I got some explanation when I picked up Mahmud's diary and read the entry for that day. The subject of His talk is "defending the rights of Baha'u'llah. Considering the increase of persecution in Iran of the Baha'is, that is a very pressing current issue for Baha'is right now. They just made it legal to murder apostates. Some may wish to retaliate at this injustice. If so, they would do well to read what the Master said on the day of this portrait. I therefore include the entire text of Mahmud's report.

from Mahmud's Diary, pp. 418-420:

Monday, December 2, 1912 

[New York] 

After the Master had finished His morning prayers, the friends began to come to visit Him such that by midday the Master’s residence was filled with people. He went downstairs and spoke to them:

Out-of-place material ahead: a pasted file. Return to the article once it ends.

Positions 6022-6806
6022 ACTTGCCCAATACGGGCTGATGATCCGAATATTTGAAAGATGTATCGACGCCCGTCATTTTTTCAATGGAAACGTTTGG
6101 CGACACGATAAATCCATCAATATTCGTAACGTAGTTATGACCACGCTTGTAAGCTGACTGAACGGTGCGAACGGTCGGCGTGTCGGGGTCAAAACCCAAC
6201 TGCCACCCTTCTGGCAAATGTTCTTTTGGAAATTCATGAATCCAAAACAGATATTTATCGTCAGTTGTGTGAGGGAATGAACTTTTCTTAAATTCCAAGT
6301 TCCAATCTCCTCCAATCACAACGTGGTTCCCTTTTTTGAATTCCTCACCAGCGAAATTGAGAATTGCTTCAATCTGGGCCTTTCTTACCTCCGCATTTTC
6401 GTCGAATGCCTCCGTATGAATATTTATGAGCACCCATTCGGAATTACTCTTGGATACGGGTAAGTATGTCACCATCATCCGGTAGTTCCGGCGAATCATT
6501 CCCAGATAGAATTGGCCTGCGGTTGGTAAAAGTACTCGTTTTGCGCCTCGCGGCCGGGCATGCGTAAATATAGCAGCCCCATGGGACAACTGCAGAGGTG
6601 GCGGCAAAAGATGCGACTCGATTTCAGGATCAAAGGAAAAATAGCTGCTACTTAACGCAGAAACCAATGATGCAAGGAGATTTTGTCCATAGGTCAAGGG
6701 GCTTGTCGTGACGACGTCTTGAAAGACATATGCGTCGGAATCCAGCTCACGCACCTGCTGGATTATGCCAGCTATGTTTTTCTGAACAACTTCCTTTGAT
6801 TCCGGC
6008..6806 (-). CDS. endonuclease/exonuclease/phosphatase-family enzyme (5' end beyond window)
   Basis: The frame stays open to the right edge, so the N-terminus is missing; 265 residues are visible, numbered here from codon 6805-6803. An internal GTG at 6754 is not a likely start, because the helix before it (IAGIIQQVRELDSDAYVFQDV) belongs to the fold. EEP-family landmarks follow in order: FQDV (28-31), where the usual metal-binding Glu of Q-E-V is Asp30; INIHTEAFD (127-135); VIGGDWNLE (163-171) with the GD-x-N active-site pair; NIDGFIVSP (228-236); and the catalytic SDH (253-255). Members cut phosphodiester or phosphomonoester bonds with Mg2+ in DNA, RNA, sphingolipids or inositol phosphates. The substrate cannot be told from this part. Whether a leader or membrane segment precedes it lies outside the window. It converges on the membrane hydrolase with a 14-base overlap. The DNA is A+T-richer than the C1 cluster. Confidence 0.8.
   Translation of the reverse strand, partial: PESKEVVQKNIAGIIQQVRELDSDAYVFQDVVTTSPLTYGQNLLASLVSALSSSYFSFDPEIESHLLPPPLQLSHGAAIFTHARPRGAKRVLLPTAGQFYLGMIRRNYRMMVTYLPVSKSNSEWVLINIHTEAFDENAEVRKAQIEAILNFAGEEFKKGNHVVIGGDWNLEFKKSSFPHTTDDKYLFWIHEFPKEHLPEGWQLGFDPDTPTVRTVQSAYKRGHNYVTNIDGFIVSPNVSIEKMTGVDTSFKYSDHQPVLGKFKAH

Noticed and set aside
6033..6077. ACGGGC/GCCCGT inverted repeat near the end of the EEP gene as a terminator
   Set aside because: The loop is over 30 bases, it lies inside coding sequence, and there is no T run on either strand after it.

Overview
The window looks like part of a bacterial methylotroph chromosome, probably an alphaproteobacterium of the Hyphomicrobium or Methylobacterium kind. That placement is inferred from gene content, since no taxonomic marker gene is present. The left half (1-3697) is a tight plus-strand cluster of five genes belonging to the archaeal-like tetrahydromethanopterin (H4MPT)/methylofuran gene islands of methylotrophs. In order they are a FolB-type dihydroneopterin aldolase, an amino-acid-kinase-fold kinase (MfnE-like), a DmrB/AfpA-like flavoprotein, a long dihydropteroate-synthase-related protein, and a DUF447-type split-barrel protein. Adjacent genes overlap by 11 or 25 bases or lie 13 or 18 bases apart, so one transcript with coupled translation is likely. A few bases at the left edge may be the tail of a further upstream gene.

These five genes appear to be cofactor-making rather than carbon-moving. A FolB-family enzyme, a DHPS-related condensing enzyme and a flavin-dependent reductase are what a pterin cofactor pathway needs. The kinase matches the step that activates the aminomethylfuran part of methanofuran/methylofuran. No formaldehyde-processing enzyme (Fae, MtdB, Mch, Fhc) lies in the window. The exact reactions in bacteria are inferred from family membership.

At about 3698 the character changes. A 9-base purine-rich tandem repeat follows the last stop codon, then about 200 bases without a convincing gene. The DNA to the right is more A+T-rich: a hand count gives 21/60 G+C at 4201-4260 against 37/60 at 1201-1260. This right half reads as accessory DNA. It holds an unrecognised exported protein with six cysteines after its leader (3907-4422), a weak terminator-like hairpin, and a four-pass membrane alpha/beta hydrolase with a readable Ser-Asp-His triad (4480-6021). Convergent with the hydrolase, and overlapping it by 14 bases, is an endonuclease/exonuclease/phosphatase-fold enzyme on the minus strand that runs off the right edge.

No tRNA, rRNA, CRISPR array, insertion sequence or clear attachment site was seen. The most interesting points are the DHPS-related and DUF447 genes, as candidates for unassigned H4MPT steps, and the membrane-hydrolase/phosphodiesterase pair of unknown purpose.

I have stayed a long time with you in New York. My stay in other towns has not been a tenth as long. I have met with you day and night, individually and collectively; conveyed to you the admonitions of Baha’u’lláh; delivered to you the heavenly glad tidings; and explained the means of human progress. I have elucidated the harmful effects of prejudices and imitations and the impurity of selfish desires, expounded the teachings of Bahá’u’llah and clarified the meanings of the divine proofs and questions.